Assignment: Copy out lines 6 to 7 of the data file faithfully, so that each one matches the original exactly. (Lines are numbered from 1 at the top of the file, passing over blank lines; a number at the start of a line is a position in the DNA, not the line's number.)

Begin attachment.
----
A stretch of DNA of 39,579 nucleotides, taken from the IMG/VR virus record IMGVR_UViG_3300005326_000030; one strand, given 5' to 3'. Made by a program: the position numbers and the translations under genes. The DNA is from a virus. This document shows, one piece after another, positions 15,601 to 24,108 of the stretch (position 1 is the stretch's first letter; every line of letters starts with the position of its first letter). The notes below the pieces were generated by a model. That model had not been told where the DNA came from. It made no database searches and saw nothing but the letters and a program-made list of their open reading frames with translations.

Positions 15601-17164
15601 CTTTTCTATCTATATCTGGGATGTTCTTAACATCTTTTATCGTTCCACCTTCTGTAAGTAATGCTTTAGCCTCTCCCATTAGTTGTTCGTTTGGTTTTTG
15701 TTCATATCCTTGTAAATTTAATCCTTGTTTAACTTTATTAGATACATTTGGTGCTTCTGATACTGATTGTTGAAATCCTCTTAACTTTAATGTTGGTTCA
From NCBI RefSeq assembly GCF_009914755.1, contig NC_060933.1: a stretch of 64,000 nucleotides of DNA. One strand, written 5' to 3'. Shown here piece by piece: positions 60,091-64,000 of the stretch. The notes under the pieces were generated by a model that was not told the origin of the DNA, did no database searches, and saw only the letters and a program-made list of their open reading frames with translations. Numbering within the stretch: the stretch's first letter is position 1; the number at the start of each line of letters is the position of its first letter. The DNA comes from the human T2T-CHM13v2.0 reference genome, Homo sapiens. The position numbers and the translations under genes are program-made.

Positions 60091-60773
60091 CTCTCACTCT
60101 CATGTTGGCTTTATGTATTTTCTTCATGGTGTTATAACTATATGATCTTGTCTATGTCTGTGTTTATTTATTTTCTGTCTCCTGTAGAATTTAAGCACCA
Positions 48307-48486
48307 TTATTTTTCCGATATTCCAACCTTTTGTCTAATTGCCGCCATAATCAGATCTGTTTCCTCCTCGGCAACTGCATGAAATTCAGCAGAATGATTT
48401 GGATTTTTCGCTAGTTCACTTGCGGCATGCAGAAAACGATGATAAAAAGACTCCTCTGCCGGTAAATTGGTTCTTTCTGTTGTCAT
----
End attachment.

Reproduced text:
Positions 60091-60773
60091 CTCTCACTCT